Winning Retreat Strategies

Winning Retreat Planning Strategies

A few weeks ago, Friday staff came together for a team retreat in Austin, TX. Meeting in person was a much anticipated event since our team is mostly remote, and we took a break from seeing each other during the height of the COVID-19 pandemic. For a few of the newer team members, it was the first time meeting the whole group face-to-face. 

However, that excitement and optimism carried a lingering pressure to make the most of our 48 hours together. Thanks to thoughtful planning and a bit of flexibility, our retreat ended up a success. From casual team-building time to structured workshopping of real-world challenges, here are the five keys to our off-site success:


1. Set norms in advance.

At Friday, we’re big on setting and revisiting working norms to guide how our team interacts on a daily basis and in specific work settings, like workshops. Establishing norms for our retreat was no different. The purpose of norms is to set expectations to guide our behaviors, interactions and communication practices. Given our varied personal experiences two years into the pandemic, we surveyed our team weeks in advance around comfort-levels with in-person settings (working, dining and accommodations) and made plans accordingly. We offered advance notice on agenda structure so folks could arrive at the retreat mentally prepared to jump in. By the time we were sitting around a table together and reading our list of norms aloud (one of our opening agenda items), we were ready to be fully present, practice radical candor, and voice what we needed as individuals.


Austin Retreat


2. Schedule downtime. 

A retreat that is all work and no play is a missed opportunity for building trust and relationships among the team. We believe that creating space to share and understand each other’s individual identities is valuable to building an inclusive organization. Whether solving a client challenge or sharing feedback with one another internally, when we’re more comfortable showing up authentically, we communicate and collaborate more effectively. 

To create space for this at our retreat, we carved out downtime. We enjoyed live music together, bonded over BBQ and Jeni’s ice cream, and embarked on morning runs (and walks) along the river. Many of these activities were optional, allowing folks to opt-in according to their personal comfort and energy levels. Of course our working time was important too, but even that included built-in buffers for breaks and flexibility – whether to accommodate unforeseen schedule adjustments, have a change of scenery or simply get a breath of fresh air.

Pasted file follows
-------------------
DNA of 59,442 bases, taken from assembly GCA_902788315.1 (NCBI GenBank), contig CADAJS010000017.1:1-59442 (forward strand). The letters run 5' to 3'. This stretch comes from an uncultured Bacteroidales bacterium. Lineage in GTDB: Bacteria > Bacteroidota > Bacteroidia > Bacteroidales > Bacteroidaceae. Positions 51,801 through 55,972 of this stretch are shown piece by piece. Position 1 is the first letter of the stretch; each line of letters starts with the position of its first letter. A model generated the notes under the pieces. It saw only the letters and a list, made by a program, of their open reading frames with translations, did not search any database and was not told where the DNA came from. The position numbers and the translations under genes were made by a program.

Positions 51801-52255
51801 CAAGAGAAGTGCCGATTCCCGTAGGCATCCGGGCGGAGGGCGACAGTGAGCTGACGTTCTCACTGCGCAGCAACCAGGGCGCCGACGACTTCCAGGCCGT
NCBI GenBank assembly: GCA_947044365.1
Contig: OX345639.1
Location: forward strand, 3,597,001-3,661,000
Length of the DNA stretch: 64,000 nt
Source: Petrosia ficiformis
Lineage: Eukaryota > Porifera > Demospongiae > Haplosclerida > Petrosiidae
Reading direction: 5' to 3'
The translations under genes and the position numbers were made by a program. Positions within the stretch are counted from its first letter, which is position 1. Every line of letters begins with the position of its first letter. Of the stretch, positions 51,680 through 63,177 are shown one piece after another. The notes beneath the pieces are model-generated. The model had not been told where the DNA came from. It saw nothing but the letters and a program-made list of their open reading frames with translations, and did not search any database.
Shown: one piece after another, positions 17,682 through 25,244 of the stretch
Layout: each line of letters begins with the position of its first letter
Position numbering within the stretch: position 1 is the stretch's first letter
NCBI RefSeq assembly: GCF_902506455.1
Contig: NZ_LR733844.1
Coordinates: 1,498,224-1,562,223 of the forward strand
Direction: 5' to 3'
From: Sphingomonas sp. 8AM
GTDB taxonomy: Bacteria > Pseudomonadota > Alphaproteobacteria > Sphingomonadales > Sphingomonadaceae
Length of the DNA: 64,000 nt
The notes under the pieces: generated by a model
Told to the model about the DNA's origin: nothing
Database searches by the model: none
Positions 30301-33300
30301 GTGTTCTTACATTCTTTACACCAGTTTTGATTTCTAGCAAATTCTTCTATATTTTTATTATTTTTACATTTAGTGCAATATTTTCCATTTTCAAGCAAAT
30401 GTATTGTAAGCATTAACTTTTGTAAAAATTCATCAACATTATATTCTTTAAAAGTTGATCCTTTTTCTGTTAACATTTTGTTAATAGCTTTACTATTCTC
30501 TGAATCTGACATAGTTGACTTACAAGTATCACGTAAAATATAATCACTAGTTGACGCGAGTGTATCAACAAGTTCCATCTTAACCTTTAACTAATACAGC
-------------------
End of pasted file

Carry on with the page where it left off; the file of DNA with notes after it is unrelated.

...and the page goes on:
3. Honor the importance of location.

To date, we held our in-person retreats in Oakland, CA – Friday’s headquarters and a relatively central location for the majority of our team. This time we decided to take a different approach. We came together in Austin, TX, the home of our colleague Liz Farrel and alma mater city of Friday Partner Austin Dannhaus (Hook ‘em!). Switching up our regular meeting location was an all-around win. The change lessened the travel burden for our mid-western team members who typically have the longest journey. We tapped our “local experts” to make food and activity recommendations, from scenic morning runs along the Colorado River to honky tonk music and superb breakfast tacos. And as a team, we experienced the culture of a new city together (some folks for the first time, which is beneficial for our brains and for humans in general). 


Importance of Location


4. Strike a balance between big-picture thinking and outcome-focused conversations. 

Our retreat objectives typically vary based on the seasons of our company. Over time, we’ve found that a balance of big-picture thinking and outcome-focused group work ensures our time together is both inspiring and action-inducing. We reviewed mood boards for our new brand identity and brainstormed campaign ideas for sharing our core value proposition. Then we broke out into groups and explored best practices for client projects and communications. Often, we also like to create a brief pre-work assignment (i.e. come prepared to share one of your favorite campaigns) to help accelerate the process during our valuable time together.


Specific Outcomes


5. Think about how the in-person takeaways will manifest in a virtual environment. 

Perhaps most important of all, we wrapped up with a plan for bringing an action plan back into our day-to-day routines. It’s critical to identify and assign next steps ASAP, especially when transitioning from in-person back to a virtual space. Who is responsible for moving things forward? Which team members will be involved? When will you meet to discuss again? Once you’ve reunited with your favorite mug and work slippers, send a brief follow up survey to gather your team’s feedback, and/or invite folks to share new insights that came up for them after the retreat. Then, embrace the team’s input for future retreats – their ideas are usually spot-on!


Team Photo

Bonus tip: Take photos.